I will stride as much as possible across those worn, broken rocks through the dark, dreary forest.

I am tired of the dark.  Tired of dreary.

I am tired.

It’s now or never.  This crosses my mind a lot.  I don’t have a lot of years left.  I have spent my life, it seems, in a perpetual state of stress.  I can’t remember not being stressed. Not since I was 10.  Fifty-three years of stress can kill you.  Sap your will to live.

I haven’t lost that.  I am not defeated.  I am determined.

A second wind has energized me.  Or maybe a third wind.  Hundredth wind? 

I’ve been at this for a long time.

What’s on the other side of the door?

I try to imagine it.

A cozy room with a narrow quilted bed, reading chair, and books?

Another doorway to a sunlit meadow brimming with flora and fauna. Ripe apples?  Mine for the picking?

Nothing?  Everything. Mindfulness instead of mindless existence.

I am weary of trying to reach that door and failing.

I don’t think I’ve been trying in the right ways.  Tried tackling the path with someone or more than one someone by my side.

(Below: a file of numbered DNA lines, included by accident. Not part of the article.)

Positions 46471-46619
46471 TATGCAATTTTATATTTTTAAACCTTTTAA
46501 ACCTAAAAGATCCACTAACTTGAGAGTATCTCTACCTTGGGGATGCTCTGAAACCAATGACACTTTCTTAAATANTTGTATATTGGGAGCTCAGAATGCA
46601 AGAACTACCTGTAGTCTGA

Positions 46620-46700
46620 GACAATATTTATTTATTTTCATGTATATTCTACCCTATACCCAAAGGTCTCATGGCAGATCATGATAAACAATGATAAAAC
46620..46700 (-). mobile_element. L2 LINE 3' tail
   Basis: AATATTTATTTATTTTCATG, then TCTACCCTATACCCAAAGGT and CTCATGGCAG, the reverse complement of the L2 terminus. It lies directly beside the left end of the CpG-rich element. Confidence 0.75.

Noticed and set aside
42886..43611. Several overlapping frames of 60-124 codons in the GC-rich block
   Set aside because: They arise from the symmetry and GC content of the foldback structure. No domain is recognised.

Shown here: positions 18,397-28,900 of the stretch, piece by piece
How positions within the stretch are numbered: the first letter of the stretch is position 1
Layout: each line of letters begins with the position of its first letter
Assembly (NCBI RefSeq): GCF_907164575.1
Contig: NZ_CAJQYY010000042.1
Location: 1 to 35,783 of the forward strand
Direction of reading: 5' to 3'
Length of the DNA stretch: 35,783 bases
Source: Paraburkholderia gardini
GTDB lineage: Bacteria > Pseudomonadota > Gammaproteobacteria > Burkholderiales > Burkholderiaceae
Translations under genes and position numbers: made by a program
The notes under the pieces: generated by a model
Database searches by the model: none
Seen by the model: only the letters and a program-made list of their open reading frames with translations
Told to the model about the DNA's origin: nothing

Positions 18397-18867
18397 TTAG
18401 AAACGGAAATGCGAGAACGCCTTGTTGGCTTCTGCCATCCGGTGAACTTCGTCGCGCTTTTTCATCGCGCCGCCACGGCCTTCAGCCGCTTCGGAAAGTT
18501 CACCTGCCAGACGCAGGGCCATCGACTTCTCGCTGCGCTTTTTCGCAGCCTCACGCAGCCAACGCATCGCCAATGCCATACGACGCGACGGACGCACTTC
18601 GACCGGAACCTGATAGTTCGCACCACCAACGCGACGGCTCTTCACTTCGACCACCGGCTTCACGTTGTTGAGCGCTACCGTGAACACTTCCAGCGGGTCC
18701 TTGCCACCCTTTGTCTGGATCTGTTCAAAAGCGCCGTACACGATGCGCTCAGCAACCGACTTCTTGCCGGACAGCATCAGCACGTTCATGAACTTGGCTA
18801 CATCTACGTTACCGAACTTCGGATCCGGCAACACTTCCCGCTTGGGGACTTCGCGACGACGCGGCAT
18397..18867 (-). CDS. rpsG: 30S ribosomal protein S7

Nope.

Tried it alone but was fortified for battle and obstacle.  Provisions, hiking books, walking stick, pith helmet. Camera to document the journey.

Nope.

Tried it tearful.  Tried it prayerful.  Tried it angry.

Now, no try, just do. 

Yoda is perhaps the greatest philosopher of all time.  Do or do not.  There is no try.

Maybe all of life is just a journey.  But that seems too despairing.  There has to be a point.  A destination.  A place of fulfillment and ease. 

Mustn’t there?

I intend to find out.

That door beckons.  Has always beckoned.  I will push it open.

Spam (and scalloped potatoes)

Comfort Food

It’s really stupid, but I particularly like Spam.  Yes, Spam –the luncheon meat – spiced ham. I was raised on it.  And then when we moved to Hawaii, we discovered it was like the state food.  I think their Spam consumption rivals their pineapple consumption.   Hawaiians eat Spam by the truckload.  You can get a Spam breakfast sandwich at the McDonald’s.  There is Spam sushi.  I am not making this up.